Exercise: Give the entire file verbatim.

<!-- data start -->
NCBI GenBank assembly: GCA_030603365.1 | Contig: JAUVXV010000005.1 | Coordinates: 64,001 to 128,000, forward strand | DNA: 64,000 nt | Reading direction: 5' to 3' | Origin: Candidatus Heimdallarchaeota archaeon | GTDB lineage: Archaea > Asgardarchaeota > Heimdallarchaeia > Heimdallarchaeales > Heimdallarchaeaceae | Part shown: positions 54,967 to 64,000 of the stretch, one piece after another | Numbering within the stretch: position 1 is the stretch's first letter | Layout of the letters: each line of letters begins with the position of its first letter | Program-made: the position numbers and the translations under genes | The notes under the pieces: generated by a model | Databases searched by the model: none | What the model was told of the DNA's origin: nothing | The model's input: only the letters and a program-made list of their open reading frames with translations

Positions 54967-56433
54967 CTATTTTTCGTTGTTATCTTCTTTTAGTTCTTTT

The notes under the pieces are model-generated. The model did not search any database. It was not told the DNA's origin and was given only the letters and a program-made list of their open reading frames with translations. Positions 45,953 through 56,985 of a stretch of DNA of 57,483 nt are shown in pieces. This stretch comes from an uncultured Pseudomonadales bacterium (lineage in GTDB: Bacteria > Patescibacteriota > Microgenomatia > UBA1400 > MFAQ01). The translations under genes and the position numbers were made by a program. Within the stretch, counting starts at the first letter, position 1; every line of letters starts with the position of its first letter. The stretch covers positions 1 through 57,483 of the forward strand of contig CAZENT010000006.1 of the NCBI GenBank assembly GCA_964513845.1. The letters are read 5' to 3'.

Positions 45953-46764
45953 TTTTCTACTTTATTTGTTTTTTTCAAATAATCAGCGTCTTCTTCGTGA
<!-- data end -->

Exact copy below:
NCBI GenBank assembly: GCA_030603365.1 | Contig: JAUVXV010000005.1 | Coordinates: 64,001 to 128,000, forward strand | DNA: 64,000 nt | Reading direction: 5' to 3' | Origin: Candidatus Heimdallarchaeota archaeon | GTDB lineage: Archaea > Asgardarchaeota > Heimdallarchaeia > Heimdallarchaeales > Heimdallarchaeaceae | Part shown: positions 54,967 to 64,000 of the stretch, one piece after another | Numbering within the stretch: position 1 is the stretch's first letter | Layout of the letters: each line of letters begins with the position of its first letter | Program-made: the position numbers and the translations under genes | The notes under the pieces: generated by a model | Databases searched by the model: none | What the model was told of the DNA's origin: nothing | The model's input: only the letters and a program-made list of their open reading frames with translations

Positions 54967-56433
54967 CTATTTTTCGTTGTTATCTTCTTTTAGTTCTTTT

The notes under the pieces are model-generated. The model did not search any database. It was not told the DNA's origin and was given only the letters and a program-made list of their open reading frames with translations. Positions 45,953 through 56,985 of a stretch of DNA of 57,483 nt are shown in pieces. This stretch comes from an uncultured Pseudomonadales bacterium (lineage in GTDB: Bacteria > Patescibacteriota > Microgenomatia > UBA1400 > MFAQ01). The translations under genes and the position numbers were made by a program. Within the stretch, counting starts at the first letter, position 1; every line of letters starts with the position of its first letter. The stretch covers positions 1 through 57,483 of the forward strand of contig CAZENT010000006.1 of the NCBI GenBank assembly GCA_964513845.1. The letters are read 5' to 3'.

Positions 45953-46764
45953 TTTTCTACTTTATTTGTTTTTTTCAAATAATCAGCGTCTTCTTCGTGA